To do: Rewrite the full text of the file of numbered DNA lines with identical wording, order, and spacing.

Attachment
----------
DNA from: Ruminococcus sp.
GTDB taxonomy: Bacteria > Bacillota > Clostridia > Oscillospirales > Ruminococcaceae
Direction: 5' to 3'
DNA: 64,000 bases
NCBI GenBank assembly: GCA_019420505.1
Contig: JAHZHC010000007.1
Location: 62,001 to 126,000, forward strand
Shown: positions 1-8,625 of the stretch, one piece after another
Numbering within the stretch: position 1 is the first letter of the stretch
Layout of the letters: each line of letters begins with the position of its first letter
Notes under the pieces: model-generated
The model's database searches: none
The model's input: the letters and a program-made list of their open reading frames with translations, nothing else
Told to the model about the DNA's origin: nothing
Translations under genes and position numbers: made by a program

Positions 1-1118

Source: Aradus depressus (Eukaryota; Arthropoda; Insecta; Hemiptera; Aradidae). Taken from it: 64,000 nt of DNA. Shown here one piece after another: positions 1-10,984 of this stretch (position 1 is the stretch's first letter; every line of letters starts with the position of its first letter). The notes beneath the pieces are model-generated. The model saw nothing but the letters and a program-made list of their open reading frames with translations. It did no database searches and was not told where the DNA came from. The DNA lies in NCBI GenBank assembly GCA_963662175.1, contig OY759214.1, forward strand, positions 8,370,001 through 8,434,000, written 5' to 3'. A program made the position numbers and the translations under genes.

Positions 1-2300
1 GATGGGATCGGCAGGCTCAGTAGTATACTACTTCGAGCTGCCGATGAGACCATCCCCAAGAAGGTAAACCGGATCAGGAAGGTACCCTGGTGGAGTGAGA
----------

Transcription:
DNA from: Ruminococcus sp.
GTDB taxonomy: Bacteria > Bacillota > Clostridia > Oscillospirales > Ruminococcaceae
Direction: 5' to 3'
DNA: 64,000 bases
NCBI GenBank assembly: GCA_019420505.1
Contig: JAHZHC010000007.1
Location: 62,001 to 126,000, forward strand
Shown: positions 1-8,625 of the stretch, one piece after another
Numbering within the stretch: position 1 is the first letter of the stretch
Layout of the letters: each line of letters begins with the position of its first letter
Notes under the pieces: model-generated
The model's database searches: none
The model's input: the letters and a program-made list of their open reading frames with translations, nothing else
Told to the model about the DNA's origin: nothing
Translations under genes and position numbers: made by a program

Positions 1-1118

Source: Aradus depressus (Eukaryota; Arthropoda; Insecta; Hemiptera; Aradidae). Taken from it: 64,000 nt of DNA. Shown here one piece after another: positions 1-10,984 of this stretch (position 1 is the stretch's first letter; every line of letters starts with the position of its first letter). The notes beneath the pieces are model-generated. The model saw nothing but the letters and a program-made list of their open reading frames with translations. It did no database searches and was not told where the DNA came from. The DNA lies in NCBI GenBank assembly GCA_963662175.1, contig OY759214.1, forward strand, positions 8,370,001 through 8,434,000, written 5' to 3'. A program made the position numbers and the translations under genes.

Positions 1-2300
1 GATGGGATCGGCAGGCTCAGTAGTATACTACTTCGAGCTGCCGATGAGACCATCCCCAAGAAGGTAAACCGGATCAGGAAGGTACCCTGGTGGAGTGAGA